Sarah Schoenfeld is no stranger to drugs. There was a time when she used to work in a Berlin nightclub, and that experience allowed her to witness first hand how some of the world’s most potent recreational drugs can affect behavior. Schoenfeld got to see for herself how mind-altering, hallucinogen substances can change people’s behavior. Ever the curios mind, she got to wondering about how these diversity of drugs could alter other things other than the human body.
Some of us know what most drugs look like, or at least in their physical, material form. However, few of us know how they look once they begin to molecularly break up or transform. Schoenfeld wanted to pursue this thought provoking idea, hence the introduction of film negatives.
She subjected film to various drugs by placing the many substances on exposed negative film, and then enlarged each one. Astonishingly, every single drug manifested differently, exposing distinct characters for each.
For instance, caffeine revealed a circle with sharp, kinetic offshoots radiating off its surface akin to a desert cactus. Melatonin, the sleep inducing hormone on the other hand, manifested itself on the film in a gentler, milky-like manner.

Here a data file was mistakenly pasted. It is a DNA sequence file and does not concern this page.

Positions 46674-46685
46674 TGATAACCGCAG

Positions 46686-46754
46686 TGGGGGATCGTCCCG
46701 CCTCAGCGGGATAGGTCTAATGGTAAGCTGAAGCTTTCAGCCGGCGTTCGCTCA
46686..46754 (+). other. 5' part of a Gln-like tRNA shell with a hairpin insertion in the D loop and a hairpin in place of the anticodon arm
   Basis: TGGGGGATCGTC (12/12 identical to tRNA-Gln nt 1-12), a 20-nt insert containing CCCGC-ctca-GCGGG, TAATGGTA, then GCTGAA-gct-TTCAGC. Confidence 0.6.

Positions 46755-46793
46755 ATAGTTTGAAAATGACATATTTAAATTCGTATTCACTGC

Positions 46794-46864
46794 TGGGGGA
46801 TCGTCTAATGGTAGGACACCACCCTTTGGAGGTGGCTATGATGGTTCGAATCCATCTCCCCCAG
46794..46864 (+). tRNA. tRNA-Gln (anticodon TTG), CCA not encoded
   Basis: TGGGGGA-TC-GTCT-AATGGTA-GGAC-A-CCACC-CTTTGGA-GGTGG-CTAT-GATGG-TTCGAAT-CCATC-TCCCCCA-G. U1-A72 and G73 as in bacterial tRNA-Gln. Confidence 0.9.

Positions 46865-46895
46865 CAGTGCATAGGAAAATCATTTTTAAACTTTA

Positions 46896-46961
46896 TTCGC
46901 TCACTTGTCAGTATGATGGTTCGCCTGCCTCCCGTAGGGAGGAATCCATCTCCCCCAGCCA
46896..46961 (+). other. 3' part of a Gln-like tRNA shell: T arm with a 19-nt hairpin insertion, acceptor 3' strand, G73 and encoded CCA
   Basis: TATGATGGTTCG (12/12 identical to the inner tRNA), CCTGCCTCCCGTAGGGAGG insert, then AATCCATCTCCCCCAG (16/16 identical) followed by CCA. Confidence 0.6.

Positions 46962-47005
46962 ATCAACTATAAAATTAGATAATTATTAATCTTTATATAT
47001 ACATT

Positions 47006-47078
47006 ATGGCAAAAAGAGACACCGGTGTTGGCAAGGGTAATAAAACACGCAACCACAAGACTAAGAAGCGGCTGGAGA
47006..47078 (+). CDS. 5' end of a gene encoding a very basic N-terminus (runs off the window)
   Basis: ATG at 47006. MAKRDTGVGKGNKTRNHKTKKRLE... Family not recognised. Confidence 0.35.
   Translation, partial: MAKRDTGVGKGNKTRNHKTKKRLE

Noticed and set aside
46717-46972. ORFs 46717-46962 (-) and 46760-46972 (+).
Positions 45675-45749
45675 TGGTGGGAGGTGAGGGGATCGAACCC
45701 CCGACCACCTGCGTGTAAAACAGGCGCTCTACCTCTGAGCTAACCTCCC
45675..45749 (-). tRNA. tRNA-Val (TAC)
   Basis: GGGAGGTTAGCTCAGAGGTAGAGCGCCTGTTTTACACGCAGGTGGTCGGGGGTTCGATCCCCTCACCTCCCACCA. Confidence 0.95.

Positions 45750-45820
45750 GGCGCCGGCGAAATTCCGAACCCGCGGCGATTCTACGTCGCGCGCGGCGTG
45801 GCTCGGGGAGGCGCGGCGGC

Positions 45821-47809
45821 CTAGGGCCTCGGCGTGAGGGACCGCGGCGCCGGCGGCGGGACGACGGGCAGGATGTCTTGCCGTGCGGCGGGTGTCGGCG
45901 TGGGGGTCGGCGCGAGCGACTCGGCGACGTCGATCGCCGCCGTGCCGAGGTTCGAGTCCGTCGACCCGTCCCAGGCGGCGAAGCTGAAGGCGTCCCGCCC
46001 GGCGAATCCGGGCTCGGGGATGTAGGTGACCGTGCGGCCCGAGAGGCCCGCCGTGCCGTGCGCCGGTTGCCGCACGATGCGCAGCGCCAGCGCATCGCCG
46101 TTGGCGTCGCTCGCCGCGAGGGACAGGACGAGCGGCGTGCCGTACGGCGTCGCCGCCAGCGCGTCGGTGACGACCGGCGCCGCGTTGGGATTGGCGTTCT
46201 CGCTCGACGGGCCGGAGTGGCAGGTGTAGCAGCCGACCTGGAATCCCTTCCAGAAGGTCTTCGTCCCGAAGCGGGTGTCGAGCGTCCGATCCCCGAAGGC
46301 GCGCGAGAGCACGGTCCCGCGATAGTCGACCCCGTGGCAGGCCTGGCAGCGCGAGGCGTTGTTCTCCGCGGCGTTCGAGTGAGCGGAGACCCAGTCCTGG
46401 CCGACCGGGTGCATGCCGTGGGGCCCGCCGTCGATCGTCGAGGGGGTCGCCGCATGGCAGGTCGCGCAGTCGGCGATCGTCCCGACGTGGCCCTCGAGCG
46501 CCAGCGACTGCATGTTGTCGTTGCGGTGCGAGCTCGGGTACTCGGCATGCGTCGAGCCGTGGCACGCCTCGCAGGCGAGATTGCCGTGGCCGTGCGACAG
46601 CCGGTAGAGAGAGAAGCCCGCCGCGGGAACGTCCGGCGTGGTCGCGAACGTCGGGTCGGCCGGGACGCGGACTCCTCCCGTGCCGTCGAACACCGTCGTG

The way these drugs change the surface of the film is absorbing visual evidence of how they affect our bodies, positively or negatively. Schoenfeld shared her thoughts on the project. “Drug culture is not only party drugs, but also medication and understanding how emotions are caused,” she says. “These representations are a modern, humorous kind of alchemy.”
The collective works, is called All You Can Feel, a fittingly tongue-in-cheek name. See images and glimpses of what drugs look like, as they unleash their myriad of effects and powers on exposed negative film (and quite evidently on our more fragile bodies).